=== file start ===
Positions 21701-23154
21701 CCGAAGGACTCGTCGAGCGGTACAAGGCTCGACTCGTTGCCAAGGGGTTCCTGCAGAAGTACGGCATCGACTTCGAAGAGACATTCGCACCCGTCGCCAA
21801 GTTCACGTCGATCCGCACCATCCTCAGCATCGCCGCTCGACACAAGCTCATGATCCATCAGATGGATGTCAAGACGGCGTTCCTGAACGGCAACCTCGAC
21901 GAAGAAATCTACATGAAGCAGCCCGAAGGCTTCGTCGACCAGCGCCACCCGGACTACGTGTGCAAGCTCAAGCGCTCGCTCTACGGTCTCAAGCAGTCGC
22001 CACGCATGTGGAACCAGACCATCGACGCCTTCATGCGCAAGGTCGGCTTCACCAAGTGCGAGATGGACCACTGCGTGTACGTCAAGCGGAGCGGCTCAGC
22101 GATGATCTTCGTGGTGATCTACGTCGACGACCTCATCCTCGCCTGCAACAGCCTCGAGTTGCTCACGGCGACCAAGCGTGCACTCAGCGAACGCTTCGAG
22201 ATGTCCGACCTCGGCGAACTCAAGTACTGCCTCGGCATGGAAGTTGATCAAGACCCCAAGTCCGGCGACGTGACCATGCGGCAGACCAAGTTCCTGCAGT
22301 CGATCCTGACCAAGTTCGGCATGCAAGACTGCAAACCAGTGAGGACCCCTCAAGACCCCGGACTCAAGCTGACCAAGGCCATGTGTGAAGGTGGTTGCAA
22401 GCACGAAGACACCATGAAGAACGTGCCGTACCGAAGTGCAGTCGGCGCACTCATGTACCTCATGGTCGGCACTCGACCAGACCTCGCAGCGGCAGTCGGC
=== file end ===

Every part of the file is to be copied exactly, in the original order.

Positions 21701-23154
21701 CCGAAGGACTCGTCGAGCGGTACAAGGCTCGACTCGTTGCCAAGGGGTTCCTGCAGAAGTACGGCATCGACTTCGAAGAGACATTCGCACCCGTCGCCAA
21801 GTTCACGTCGATCCGCACCATCCTCAGCATCGCCGCTCGACACAAGCTCATGATCCATCAGATGGATGTCAAGACGGCGTTCCTGAACGGCAACCTCGAC
21901 GAAGAAATCTACATGAAGCAGCCCGAAGGCTTCGTCGACCAGCGCCACCCGGACTACGTGTGCAAGCTCAAGCGCTCGCTCTACGGTCTCAAGCAGTCGC
22001 CACGCATGTGGAACCAGACCATCGACGCCTTCATGCGCAAGGTCGGCTTCACCAAGTGCGAGATGGACCACTGCGTGTACGTCAAGCGGAGCGGCTCAGC
22101 GATGATCTTCGTGGTGATCTACGTCGACGACCTCATCCTCGCCTGCAACAGCCTCGAGTTGCTCACGGCGACCAAGCGTGCACTCAGCGAACGCTTCGAG
22201 ATGTCCGACCTCGGCGAACTCAAGTACTGCCTCGGCATGGAAGTTGATCAAGACCCCAAGTCCGGCGACGTGACCATGCGGCAGACCAAGTTCCTGCAGT
22301 CGATCCTGACCAAGTTCGGCATGCAAGACTGCAAACCAGTGAGGACCCCTCAAGACCCCGGACTCAAGCTGACCAAGGCCATGTGTGAAGGTGGTTGCAA
22401 GCACGAAGACACCATGAAGAACGTGCCGTACCGAAGTGCAGTCGGCGCACTCATGTACCTCATGGTCGGCACTCGACCAGACCTCGCAGCGGCAGTCGGC